Co-authors on the study include Ellis J. of the Northumbria Center for Sleep Research (United Kingdom), Knashawn H. Morales from Penn, Michael Grandner of the University of Arizona, and Charles Corbitt, Genevieve Nesom , and Waliuddin Khader from Penn.

This work was funded by the National Institutes of Health (NIH R01AG041783) and the Economic Social Research Council (RES-061-25-0120-A).

Explore further: Study shows strong prevalence of insomnia symptoms among female veterans

More information: Perlis will present the team's findings at SLEEP on Wednesday June 15, 2016 at 9:30 am in room 605.

Related Stories

Study shows strong prevalence of insomnia symptoms among female veterans

June 10, 2016
A new study sheds light on the prevalence of insomnia symptoms among female veterans.

Using smartphones to reduce pre-sleep threat vigilance that contributes to insomnia

May 10, 2016
An investigation published in the current issue of Psychotherapy and Psychosomatics indicates how the smartphone may have a potential in the treatment of insomnia.

More than one-third of perimenopausal women develop insomnia

October 14, 2015
Millions of women may likely be sleep-deprived. It's already a known fact that women are more predisposed to insomnia. Now a new study presented at the 2015 Annual Meeting of The North American Menopause Society (NAMS) earlier ...

Cognitive behavioral therapy for insomnia with psychiatric, medical conditions

July 6, 2015
Cognitive behavioral therapy is a widely used nonpharmacologic treatment for insomnia disorders and an analysis of the medical literature suggests it also can work for patients whose insomnia is coupled with psychiatric and ...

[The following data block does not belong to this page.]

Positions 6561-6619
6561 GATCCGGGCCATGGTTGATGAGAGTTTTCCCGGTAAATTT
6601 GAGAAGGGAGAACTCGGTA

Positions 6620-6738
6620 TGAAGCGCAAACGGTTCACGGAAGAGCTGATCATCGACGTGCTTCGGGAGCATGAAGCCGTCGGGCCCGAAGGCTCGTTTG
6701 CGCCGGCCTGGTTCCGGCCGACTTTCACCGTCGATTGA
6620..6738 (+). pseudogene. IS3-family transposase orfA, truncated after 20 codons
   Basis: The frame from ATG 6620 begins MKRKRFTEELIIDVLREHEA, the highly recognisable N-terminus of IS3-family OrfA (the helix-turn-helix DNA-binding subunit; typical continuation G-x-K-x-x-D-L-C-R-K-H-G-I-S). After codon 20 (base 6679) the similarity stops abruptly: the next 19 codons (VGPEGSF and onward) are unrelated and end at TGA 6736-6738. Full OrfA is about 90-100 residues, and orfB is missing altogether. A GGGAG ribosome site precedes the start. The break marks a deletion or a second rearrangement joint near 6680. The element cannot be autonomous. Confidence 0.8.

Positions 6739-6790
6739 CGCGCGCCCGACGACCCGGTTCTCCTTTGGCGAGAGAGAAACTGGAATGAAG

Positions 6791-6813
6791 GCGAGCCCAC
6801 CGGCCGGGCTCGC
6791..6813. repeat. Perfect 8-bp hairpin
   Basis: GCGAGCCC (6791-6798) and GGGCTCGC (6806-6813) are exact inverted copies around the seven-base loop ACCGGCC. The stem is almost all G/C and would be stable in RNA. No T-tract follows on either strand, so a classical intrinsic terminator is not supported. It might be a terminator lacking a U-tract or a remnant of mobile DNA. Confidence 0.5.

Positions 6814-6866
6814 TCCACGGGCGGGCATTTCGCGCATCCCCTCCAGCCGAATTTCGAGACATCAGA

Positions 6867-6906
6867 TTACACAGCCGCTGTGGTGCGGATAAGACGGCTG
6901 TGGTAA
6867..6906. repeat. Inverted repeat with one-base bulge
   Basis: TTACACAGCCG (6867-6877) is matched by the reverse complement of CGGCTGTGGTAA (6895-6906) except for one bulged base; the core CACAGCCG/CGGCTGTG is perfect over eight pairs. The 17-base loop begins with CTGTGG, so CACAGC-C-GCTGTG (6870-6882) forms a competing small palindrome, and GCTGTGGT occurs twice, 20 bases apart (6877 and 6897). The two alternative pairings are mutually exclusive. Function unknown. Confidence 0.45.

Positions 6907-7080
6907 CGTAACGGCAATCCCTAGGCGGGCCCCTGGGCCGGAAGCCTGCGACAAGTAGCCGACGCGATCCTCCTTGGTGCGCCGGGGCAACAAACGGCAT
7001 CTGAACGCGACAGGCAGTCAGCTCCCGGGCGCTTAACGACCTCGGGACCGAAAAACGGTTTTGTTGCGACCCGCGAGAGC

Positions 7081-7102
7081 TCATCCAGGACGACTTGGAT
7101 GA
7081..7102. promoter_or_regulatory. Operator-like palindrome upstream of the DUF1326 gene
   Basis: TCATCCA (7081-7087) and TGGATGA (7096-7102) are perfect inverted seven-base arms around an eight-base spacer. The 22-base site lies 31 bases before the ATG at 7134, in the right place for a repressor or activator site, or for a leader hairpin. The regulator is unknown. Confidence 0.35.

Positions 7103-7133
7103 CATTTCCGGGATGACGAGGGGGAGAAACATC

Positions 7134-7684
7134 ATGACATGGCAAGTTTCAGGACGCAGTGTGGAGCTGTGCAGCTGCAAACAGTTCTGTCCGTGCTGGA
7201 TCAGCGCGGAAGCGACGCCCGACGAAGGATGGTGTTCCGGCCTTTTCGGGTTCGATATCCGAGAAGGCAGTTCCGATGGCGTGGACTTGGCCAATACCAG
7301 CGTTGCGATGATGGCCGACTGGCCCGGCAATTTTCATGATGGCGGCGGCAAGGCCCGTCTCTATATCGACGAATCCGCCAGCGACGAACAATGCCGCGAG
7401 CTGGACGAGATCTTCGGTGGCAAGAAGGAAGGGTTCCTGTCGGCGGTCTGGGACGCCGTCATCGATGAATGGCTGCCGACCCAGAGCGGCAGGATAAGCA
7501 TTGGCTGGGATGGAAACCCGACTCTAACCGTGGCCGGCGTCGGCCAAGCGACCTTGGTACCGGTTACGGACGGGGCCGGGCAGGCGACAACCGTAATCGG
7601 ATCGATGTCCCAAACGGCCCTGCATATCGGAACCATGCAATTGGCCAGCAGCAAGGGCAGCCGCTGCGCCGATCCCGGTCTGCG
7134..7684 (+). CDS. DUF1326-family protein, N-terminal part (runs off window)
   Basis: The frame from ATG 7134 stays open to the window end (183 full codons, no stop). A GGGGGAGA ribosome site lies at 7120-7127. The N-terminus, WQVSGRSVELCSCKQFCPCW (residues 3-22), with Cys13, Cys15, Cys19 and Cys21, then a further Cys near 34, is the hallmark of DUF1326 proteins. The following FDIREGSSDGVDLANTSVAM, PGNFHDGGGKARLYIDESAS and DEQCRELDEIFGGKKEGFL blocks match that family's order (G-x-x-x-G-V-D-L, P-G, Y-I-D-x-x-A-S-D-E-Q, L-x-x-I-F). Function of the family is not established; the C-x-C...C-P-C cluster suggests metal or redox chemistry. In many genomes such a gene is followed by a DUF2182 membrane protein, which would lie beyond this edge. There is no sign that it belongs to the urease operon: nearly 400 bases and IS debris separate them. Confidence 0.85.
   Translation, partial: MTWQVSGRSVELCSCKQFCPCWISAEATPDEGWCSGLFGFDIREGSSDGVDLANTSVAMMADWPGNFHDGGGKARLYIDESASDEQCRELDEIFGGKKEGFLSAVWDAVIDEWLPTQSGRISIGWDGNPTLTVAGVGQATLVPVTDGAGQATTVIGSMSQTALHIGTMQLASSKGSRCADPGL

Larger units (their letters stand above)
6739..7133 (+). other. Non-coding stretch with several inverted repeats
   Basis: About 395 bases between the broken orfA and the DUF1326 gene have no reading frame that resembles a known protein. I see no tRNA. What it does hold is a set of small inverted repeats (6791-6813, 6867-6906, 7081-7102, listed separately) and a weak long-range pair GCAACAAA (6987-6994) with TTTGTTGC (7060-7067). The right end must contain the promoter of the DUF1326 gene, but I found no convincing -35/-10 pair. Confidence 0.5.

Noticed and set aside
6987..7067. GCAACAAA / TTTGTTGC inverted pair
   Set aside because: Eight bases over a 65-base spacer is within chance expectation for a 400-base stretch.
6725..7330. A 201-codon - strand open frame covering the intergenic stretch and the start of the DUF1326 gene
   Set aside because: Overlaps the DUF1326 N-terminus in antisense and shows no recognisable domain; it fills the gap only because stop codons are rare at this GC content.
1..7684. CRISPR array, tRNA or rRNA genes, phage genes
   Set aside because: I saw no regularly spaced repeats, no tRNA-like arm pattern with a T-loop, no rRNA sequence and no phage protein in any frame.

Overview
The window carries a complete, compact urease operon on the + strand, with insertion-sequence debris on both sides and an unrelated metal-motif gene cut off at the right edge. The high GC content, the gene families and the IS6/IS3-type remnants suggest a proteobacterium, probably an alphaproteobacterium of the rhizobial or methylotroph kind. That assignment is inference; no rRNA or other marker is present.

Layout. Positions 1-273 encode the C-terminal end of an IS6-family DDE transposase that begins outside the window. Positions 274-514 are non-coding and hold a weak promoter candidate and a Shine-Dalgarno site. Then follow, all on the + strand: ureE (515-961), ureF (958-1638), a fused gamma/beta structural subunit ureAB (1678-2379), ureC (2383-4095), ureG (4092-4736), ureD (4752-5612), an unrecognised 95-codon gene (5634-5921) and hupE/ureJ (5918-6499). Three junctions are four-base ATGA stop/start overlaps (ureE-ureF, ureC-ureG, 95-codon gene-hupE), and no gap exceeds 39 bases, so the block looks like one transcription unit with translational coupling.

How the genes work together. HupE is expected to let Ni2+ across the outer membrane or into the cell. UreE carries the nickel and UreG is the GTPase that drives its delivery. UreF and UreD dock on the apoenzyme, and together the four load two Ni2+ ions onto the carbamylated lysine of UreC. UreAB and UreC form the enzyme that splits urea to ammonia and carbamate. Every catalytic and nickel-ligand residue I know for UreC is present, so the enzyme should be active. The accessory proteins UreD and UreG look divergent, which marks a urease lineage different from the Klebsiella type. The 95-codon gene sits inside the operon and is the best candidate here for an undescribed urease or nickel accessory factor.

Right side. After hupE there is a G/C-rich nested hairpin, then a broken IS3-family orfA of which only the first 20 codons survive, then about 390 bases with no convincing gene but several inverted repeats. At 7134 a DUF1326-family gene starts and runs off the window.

Study: Insomnia linked to hypertension

June 6, 2012
People with insomnia may now have one more thing to keep them up at night: an increased likelihood of developing hypertension, according to a study from Henry Ford Hospital in Detroit.

Recommended for you

Smartphones are bad for some teens, not all

February 21, 2018
Is the next generation better or worse off because of smartphones? The answer is complex and research shows it largely depends on their lives offline.

Tackling health problems in the young is crucial for their children's future

February 21, 2018
A child's growth and development is affected by the health and lifestyles of their parents before pregnancy - even going back to adolescence - according to a new study by researchers at the Murdoch Children's Research Institute, ...

Lead and other toxic metals found in e-cigarette 'vapors': study

February 21, 2018
Significant amounts of toxic metals, including lead, leak from some e-cigarette heating coils and are present in the aerosols inhaled by users, according to a study from scientists at Johns Hopkins Bloomberg School of Public ...

Why teens need up to 10 hours' sleep

February 21, 2018
Technology, other distractions and staying up late make is difficult, but researchers say teenagers need to make time for 8-10 hours of sleep a night to optimise their performance and maintain good health and wellbeing.

Electronic health records don't reduce administrative costs

February 21, 2018
The federal government thought that adopting certified electronic health record systems (EHR) would reduce administrative costs for physicians in a variety of specialties. However, a major new study conducted by researchers ...

Low-fat or low-carb? It's a draw, study finds

February 20, 2018
New evidence from a study at the Stanford University School of Medicine might dismay those who have chosen sides in the low-fat versus low-carb diet debate.

0 comments

Please sign in to add a comment. Registration is free, and takes less than a minute. Read more

Click here to reset your password.
Sign in to get notified via email when new comments are made.